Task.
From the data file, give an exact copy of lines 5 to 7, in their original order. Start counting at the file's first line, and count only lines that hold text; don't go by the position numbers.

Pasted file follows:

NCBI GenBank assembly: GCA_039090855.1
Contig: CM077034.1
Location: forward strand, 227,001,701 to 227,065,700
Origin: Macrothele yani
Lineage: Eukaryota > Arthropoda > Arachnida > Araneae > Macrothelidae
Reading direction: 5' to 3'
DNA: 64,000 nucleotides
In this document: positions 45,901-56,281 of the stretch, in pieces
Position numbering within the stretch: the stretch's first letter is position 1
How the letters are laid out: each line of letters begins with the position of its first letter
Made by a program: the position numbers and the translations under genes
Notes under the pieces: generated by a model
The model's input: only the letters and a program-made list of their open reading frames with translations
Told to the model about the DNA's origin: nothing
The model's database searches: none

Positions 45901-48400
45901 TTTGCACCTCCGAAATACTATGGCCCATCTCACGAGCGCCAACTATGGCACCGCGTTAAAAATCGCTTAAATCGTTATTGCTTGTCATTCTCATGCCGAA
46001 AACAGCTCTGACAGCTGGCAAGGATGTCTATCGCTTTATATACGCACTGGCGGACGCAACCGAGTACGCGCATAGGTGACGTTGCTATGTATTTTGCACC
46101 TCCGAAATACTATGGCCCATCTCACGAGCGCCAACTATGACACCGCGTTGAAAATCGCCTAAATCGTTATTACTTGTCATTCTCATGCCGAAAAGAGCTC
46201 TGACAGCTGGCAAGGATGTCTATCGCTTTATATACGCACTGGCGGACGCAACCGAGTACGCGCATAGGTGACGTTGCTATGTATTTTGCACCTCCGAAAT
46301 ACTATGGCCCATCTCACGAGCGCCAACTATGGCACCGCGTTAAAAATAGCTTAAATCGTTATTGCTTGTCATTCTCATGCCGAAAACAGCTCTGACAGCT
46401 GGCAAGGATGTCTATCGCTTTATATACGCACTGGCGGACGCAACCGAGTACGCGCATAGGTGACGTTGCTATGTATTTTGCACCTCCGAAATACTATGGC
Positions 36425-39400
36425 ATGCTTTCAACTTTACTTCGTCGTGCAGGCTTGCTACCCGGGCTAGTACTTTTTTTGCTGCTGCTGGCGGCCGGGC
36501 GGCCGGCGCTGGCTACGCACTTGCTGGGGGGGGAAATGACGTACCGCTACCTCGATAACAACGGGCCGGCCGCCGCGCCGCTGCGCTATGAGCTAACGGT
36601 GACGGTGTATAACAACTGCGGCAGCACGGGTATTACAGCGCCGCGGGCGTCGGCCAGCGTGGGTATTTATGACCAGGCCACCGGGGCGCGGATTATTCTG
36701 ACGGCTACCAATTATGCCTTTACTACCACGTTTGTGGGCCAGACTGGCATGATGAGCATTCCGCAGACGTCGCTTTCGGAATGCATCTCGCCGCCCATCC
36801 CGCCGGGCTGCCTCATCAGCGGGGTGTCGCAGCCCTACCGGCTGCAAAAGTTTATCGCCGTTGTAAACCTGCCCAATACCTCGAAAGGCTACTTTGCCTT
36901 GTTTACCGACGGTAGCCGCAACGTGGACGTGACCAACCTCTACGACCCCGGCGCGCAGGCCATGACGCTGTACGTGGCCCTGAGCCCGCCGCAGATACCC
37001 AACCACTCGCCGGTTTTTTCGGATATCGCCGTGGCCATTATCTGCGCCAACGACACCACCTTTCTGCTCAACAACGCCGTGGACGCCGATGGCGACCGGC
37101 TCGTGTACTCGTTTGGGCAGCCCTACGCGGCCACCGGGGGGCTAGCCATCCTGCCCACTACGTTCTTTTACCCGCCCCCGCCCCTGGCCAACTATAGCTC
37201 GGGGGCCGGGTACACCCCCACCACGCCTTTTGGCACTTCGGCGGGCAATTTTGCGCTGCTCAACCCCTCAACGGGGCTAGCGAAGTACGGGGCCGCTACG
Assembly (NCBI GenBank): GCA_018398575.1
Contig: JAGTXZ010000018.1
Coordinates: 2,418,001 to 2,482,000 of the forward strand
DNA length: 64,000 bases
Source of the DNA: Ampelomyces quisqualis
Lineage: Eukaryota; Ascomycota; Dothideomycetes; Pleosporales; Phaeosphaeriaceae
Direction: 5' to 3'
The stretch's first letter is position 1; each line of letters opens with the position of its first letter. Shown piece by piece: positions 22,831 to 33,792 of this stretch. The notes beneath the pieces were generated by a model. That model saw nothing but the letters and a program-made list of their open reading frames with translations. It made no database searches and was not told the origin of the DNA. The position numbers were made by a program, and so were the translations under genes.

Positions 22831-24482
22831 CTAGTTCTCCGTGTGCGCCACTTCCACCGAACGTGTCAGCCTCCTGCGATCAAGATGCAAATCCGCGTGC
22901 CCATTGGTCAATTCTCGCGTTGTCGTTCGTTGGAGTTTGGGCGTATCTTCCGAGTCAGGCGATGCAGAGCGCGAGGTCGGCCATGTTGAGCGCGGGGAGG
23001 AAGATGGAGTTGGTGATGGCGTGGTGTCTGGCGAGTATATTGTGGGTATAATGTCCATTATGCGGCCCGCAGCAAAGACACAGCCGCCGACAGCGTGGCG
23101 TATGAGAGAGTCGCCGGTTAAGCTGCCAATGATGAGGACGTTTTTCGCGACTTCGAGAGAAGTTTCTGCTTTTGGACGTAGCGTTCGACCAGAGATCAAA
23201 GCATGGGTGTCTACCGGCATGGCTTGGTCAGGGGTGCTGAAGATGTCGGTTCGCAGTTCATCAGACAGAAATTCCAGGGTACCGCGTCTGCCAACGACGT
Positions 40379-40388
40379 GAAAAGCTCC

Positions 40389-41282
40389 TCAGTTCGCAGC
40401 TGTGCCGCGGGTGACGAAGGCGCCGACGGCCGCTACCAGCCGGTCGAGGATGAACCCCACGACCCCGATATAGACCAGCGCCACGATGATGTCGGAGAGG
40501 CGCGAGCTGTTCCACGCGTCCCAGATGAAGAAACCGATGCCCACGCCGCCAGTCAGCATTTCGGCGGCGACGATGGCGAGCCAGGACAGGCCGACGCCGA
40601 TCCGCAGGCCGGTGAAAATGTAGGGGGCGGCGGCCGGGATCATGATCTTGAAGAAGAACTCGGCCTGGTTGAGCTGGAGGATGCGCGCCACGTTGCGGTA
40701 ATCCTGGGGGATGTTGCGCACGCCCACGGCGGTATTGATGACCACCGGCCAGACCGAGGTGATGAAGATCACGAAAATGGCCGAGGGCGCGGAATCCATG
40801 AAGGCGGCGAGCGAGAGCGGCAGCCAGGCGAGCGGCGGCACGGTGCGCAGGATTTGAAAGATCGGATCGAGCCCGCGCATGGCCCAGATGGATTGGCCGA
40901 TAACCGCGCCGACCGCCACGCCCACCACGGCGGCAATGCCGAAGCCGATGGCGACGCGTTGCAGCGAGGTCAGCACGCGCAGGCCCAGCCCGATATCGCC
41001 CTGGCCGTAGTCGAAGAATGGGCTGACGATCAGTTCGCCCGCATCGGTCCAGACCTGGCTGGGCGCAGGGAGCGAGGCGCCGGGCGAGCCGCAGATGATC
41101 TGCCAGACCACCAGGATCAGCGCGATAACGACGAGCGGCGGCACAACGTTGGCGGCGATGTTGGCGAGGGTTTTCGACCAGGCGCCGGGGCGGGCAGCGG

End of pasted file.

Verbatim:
Lineage: Eukaryota > Arthropoda > Arachnida > Araneae > Macrothelidae
Reading direction: 5' to 3'
DNA: 64,000 nucleotides